Commerce Connection

montana department of commerce
Sidney, Montana area

Governor Bullock Announces Montana to Enter Phase Two of Reopening Plan on June 1

Governor Steve Bullock today announced the state will move to Phase Two of the Reopening the Big Sky plan and will lift the 14-day out-of-state travel quarantine beginning June 1 as Montana continues to have the lowest number of positive COVID-19 cases and hospitalizations per capita. 

“Montana has been an example for the rest of the nation in our response to this global pandemic. I have no doubt that we can continue to be that example, but only if Montanans, businesses, and visitors alike continue to take seriously the responsibility we all have in protecting others, Governor Bullock said. “As we continue with the next phase in our reopening, our goal together as Montanans for the foreseeable future is to mitigate the spread of the virus.”

“The individual actions of Montanans have collectively made a difference. Staying 6-feet away, washing hands, wearing masks while in public, and staying home when sick, have all contributed to us being able to move forward with the plan to reopen Montana. We are at an important milestone and if each of us continues to do our part to prevent the novel coronavirus from spreading, we’ll stay on the path to fully reopen Montana,” John Felton, Yellowstone County Health Officer and President/CEO of RiverStone Health, said.

“Since this COVID-19 emergency began Governor Bullock has consistently listened to city and county governments around the state as he has formulated a strategy to respond. And that strategy has worked. Thanks to Governor Bullock's leadership, Montana has escaped the tragedies other states have experienced. We are fortunate to have him at the helm as we reopen Montana. We are thankful for his commitment to ensure we will keep Montana safe during the summer months as we rebuild our economy,” Cynthia Andrus, Deputy Mayor, City of Bozeman, said.

“We are grateful for Governor Bullock’s diligence as he works to reopen Montana safely and continues to and consider the unique concerns and challenges in tribal communities including a large population of elderly Montanans and families in multi-generational households. The Blackfeet Tribal Business Council appreciate Governor Bullock has respected tribal sovereignty and decisions to put in place more restrictive measures to keep tribal communities safe and has supported our efforts to contain the virus through increased testing,” said the Blackfeet Tribal Business Council.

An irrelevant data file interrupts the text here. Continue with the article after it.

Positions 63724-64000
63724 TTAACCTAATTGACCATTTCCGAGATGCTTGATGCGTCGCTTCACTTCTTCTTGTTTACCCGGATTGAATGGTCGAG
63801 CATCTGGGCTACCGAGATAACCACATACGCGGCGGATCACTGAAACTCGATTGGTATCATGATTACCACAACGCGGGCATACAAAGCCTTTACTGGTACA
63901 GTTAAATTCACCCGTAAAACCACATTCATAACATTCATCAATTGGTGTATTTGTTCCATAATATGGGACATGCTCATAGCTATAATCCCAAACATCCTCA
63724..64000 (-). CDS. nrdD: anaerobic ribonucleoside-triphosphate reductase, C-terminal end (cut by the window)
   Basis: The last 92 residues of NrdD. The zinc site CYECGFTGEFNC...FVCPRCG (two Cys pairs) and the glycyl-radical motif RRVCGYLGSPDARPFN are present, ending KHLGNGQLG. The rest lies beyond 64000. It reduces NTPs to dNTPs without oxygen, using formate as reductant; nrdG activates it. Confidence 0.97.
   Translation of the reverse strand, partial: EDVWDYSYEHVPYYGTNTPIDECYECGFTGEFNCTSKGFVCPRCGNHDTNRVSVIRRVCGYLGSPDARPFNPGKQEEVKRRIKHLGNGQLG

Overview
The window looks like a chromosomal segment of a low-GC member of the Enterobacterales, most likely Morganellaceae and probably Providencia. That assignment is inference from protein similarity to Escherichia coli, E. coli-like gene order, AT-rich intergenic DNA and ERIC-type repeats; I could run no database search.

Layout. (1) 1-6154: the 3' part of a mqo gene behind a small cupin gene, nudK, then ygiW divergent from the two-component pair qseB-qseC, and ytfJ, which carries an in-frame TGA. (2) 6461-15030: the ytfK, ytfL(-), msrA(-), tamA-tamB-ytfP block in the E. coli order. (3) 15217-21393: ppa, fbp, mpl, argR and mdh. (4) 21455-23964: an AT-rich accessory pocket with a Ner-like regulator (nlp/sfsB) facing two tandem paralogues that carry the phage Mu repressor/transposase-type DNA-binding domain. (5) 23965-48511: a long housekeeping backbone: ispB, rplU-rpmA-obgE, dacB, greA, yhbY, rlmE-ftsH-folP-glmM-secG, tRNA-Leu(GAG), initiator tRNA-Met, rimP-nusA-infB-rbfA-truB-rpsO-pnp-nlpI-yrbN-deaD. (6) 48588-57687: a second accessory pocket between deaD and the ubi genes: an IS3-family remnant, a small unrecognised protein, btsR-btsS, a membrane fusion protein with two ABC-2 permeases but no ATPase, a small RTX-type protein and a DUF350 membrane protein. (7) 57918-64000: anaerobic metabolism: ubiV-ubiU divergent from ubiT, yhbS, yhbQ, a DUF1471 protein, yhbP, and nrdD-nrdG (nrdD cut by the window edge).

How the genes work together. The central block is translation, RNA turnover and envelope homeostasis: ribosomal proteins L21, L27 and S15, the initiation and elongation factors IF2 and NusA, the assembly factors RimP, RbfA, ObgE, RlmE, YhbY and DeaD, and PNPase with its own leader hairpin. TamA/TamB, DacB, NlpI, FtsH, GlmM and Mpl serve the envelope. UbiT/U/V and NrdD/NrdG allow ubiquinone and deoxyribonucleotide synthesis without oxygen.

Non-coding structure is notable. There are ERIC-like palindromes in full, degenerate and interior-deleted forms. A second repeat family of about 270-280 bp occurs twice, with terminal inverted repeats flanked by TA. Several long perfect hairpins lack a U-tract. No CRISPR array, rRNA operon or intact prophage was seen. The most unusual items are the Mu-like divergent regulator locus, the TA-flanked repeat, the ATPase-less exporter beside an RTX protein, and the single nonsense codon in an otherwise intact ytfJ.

In consultation with public health and emergency response officials, Governor Bullock outlined the following indicators which allow Montana to move into Phase Two beginning on June 1:

  • A downward trajectory of positive tests as a percent of total tests within a 14-day period.
  • The current ability to contact and trace, along with plans to add additional contact tracers to the existing workforce.
  • Ensuring that health care workers have the supplies they need to treat COVID-19 and non-COVID-19 patients.
  • Ramping up testing capacity to eventually meet a target of 60,000 tests a month and prioritizing testing for vulnerable Montanans and tribal communities. A total of 5,600 tests were conducted last week. Increased testing continues with sentinel testing efforts in nursing homes and assisting living facilities, testing events in tribal areas, and drive through testing being conducted at a few sites.

Under Phase Two, effective June 1, avoid gatherings in groups of more than 50 people in circumstances that do not readily allow for appropriate physical distancing. Groups larger than 50 people should be cancelled unless physical distancing can be maintained. It is recommended to continue to social distance in gatherings of any size.

Under Phase Two, effective June 1, restaurants, bars, breweries, distilleries and casinos remains in the same operations status as Phase One, but with an increase to 75% capacity. Gyms, indoor group fitness classes, pool, and hot tubs can operate at 75% capacity and only if they can adhere to strict physical distancing and they exercise frequent sanitation protocols. Concert halls, bowling alleys, and other places of assembly may operate with reduced capacity and if they adhere to strict physical distancing guidelines.

All businesses are required to follow the social distancing and sanitation guidelines established in Phase One, and Montanans are strongly encouraged to continue sanitation practices, including hand washing and wearing masks in public places like grocery stores.